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Clover reduces producer price once again
Clover has announced a decrease in producer prices “by a further 30 cents per litre from 1 August 2015, in addition to the 30 cents per litre reduction announced in May this year. The effective reduction in the price offered to producers is therefore 60 cents per litre effective from 1 August 2015.” Clover ascribed the decrease to high supply volumes and low commodity prices, which have resulted in the stock piling of products with a longer shelf life. Clover expressed concern about high production volumes in June and July when shortages traditionally occur. Other causes for concern are milk buyers wanting to sell raw milk to the company and buyers not paying producers on time.
Local market
Current market situation
The current oversupply of milk is the result of higher production and increased imports. The total milk supply consisting of production less net exports increased by 182 million litres during the first five months of this year, compared to last year. Higher milk production contributed 117 million litres (65%) while higher imports and marginally lower exports contributed 65 million litres (35%). Imports are therefore one of the factor that have resulted in the current conditions. Positive demand growth in the year to the end of March 2015 at higher retail prices shows that the local market may be more resilient than expected. If demand continues to grow at current rates, it will contribute to a more balanced supply and demand situation in future. Production growth depends on climatic and economic factors. The announced decrease in producer prices and possible further increases in input prices will affect farmers’ future production decisions and may result in lower production.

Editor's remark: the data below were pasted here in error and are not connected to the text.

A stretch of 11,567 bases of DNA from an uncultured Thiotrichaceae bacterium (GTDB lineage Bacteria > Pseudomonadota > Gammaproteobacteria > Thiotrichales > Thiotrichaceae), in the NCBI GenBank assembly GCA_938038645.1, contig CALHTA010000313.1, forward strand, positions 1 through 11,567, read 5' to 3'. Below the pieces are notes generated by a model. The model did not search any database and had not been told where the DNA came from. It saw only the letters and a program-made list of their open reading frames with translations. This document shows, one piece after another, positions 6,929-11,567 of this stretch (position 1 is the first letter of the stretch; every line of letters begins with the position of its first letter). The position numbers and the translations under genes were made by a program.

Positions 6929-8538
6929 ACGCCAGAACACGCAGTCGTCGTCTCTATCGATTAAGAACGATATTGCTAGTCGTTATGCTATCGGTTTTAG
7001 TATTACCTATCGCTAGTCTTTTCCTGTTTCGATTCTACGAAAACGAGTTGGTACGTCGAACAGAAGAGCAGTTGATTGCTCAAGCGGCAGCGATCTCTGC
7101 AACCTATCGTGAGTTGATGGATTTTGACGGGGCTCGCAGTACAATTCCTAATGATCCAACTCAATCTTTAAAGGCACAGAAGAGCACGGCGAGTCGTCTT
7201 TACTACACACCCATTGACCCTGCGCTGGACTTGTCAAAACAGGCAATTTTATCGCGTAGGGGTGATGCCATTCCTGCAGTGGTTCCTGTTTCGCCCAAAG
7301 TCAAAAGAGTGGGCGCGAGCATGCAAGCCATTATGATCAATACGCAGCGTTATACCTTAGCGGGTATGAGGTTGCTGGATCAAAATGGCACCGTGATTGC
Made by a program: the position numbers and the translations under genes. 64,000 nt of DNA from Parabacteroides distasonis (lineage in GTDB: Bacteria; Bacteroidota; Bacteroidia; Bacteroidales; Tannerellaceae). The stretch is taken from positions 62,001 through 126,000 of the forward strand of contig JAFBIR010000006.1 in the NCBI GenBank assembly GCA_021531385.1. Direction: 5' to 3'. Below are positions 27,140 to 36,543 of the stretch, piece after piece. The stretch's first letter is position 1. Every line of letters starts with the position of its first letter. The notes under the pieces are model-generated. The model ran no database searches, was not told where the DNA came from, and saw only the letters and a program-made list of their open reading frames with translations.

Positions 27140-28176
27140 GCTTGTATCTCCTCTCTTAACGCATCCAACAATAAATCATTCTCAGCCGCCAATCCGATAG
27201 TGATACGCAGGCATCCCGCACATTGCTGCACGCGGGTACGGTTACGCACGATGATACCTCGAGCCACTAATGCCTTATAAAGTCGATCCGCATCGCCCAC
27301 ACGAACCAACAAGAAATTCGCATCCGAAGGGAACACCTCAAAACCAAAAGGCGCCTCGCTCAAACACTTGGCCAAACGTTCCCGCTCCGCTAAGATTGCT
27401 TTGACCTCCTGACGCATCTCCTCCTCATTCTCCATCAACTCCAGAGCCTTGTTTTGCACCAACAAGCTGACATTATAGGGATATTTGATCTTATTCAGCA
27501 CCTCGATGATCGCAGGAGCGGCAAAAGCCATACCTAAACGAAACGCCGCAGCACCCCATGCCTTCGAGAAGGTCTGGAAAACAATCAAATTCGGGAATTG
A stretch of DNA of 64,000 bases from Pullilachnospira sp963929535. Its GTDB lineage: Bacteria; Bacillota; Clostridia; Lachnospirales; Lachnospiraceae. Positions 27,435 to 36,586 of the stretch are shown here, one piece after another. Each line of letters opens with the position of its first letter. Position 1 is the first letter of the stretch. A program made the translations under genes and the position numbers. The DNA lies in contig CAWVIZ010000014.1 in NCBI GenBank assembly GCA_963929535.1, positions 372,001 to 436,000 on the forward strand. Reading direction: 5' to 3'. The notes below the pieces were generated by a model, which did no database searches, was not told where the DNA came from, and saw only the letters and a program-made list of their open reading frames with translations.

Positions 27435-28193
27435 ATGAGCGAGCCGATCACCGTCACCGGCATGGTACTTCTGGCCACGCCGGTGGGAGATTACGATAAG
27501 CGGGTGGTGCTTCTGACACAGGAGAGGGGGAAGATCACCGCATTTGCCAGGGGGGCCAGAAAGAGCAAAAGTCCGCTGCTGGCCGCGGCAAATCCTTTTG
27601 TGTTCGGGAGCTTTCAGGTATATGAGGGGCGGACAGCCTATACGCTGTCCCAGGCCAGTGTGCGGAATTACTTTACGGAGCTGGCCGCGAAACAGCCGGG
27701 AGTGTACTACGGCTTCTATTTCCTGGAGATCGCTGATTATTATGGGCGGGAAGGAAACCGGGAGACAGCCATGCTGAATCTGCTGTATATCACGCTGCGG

Brucellosis in Karoo
News 24 reported today that a farmer outside Beaufort West in the Karoo had to cull over 100 goats after a reported case of brucellosis. The farmer’s wife became ill earlier this year after she was infected by a goat. Brucellosis is usually transmitted to humans when drinking unpasteurised milk. Western Cape MEC for Economic Opportunities and Agriculture Alan Winde said vets tested 935 animals on the farm after a routine inspection by state veterinarians pointed to a risk. Some of the samples tested positive for Brucella and as a result, 120 goats were slaughtered. The farm had been under quarantine since March and tests were conducted on neighbouring farms. Winde stated that the department is confident that the disease is contained.